Irish Food Companies Face $100 Mln in Extra Taxes After US Slaps Hefty Tariffs on EU Goods – Report

2019-10-30 | Since 1 Month

Trade tensions between the EU and the US have been mounting since Washington introduced tariffs on steel and aluminium imported from Europe on May 31, 2018. A month later, the bloc retaliated with 25 percent tariffs on US motorcycles and other items, including whiskey.

The US’ new tariffs on EU goods may force Irish food and drink exporters to pay €91 million ($100.1 million) in additional taxes, the country’s Business Post daily quoted a confidential government study as saying.

More than half of the sum is related to the Irish butter Kerrygold as its exporters are currently facing a bill worth €48.5 million ($53.7 million).

According to the study, Kerrygold plans to increase its retail price in order to pay for the new import tariffs. As of 2018, Kerrygold has been considered the second-best-selling branded butter in the US.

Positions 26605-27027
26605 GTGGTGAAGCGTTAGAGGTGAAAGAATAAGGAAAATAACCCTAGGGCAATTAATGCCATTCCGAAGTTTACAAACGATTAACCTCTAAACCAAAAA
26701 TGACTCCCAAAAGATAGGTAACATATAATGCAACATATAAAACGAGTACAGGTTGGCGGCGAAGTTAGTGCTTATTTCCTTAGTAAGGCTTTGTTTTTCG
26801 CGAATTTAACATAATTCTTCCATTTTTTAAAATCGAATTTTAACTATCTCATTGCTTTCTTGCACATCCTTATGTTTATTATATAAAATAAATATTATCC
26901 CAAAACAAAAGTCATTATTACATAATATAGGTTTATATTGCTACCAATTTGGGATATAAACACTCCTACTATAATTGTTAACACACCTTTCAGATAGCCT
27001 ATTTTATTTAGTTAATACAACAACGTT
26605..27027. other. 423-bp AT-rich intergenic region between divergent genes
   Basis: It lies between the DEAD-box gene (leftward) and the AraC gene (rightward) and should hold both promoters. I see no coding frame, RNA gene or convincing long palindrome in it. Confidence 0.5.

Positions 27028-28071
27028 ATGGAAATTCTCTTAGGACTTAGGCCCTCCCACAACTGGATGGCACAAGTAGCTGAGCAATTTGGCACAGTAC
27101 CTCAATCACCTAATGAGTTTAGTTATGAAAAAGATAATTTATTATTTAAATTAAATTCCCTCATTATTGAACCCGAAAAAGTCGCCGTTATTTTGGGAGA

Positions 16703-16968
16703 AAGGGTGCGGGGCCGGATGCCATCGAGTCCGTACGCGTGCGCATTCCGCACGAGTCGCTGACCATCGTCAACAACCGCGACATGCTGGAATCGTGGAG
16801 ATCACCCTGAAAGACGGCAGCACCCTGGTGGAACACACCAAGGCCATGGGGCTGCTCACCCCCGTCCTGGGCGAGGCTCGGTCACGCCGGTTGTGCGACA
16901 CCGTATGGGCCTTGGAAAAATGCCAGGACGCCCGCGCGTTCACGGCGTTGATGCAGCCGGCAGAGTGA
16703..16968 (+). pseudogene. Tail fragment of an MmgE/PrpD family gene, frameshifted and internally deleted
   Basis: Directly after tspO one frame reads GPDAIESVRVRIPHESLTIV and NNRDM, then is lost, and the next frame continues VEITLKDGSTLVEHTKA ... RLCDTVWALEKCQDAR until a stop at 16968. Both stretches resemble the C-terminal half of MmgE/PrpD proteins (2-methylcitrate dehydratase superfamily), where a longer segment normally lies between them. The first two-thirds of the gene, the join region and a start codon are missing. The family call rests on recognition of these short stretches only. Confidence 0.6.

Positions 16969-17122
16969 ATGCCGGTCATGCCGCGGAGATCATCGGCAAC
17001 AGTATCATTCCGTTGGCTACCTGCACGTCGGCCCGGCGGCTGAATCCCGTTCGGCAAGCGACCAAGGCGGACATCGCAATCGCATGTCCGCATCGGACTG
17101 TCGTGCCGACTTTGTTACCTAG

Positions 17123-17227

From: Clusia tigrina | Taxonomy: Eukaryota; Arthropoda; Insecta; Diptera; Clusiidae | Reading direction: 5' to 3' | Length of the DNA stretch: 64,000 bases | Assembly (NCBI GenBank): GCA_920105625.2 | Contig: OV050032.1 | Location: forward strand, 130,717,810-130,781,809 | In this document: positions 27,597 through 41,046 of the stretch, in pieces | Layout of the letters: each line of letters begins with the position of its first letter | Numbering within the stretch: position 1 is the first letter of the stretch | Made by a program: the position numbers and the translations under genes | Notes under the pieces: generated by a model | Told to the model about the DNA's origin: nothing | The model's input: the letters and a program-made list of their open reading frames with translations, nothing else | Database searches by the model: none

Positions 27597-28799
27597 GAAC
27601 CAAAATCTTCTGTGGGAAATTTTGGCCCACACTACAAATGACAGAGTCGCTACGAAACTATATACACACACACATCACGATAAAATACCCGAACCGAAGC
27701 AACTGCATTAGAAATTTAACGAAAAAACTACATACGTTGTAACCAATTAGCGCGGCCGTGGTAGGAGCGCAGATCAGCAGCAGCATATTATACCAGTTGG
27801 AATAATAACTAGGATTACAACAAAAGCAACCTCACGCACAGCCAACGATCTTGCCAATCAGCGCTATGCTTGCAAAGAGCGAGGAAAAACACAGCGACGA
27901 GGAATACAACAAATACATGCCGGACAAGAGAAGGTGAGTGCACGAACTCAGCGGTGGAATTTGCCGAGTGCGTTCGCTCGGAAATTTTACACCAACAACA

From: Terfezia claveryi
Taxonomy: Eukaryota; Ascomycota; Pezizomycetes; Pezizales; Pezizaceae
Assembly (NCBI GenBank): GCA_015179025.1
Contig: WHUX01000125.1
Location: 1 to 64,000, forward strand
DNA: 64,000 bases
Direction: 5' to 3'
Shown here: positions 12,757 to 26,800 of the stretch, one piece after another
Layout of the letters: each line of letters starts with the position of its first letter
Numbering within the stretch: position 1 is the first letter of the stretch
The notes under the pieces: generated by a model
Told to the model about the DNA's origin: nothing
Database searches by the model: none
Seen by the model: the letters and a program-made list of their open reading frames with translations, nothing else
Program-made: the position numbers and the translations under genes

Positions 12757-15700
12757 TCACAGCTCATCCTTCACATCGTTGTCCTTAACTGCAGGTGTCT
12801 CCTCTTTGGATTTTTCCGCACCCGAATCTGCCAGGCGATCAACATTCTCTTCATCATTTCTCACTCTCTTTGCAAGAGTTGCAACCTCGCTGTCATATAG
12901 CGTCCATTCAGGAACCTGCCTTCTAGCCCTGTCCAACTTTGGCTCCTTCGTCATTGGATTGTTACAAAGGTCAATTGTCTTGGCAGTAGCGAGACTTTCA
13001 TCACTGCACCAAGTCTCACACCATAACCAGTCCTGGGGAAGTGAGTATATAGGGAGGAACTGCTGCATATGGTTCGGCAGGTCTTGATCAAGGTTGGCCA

Apart from Irish butter, the country’s cheese and pork products as well as cream liqueurs like Baileys are affected by the US tariffs, the study added.

US Slaps Hefty Tariffs on EU Goods
This comes after the US Trade Representative’s office announced last week that it will impose new tariffs of $7.5 billion on European goods after the World Trade Organisation (WTO) found that the EU had provided billions of dollars’ worth of illegal subsidies to Airbus, the European plane maker and US-based Boeing's rival.

The WTO concluded that Washington can impose tariffs in retaliation, in a move that was preceded by the EU, in turn, threatening to respond in kind if Washington proceeds with the tariffs.

European Commission spokesman Daniel Rosario said that Washington's move “will first and foremost hit US consumers and companies and will make efforts towards a negotiated settlement more complicated."
The trade dispute between the US and its transatlantic allies began last year, with Washington slapping duties on steel and aluminium imports from the EU, and Brussels responding by hitting over $3 billion in US goods, from bourbon and corn to Harley-Davidson motorcycles, with a 25 percent tariff.



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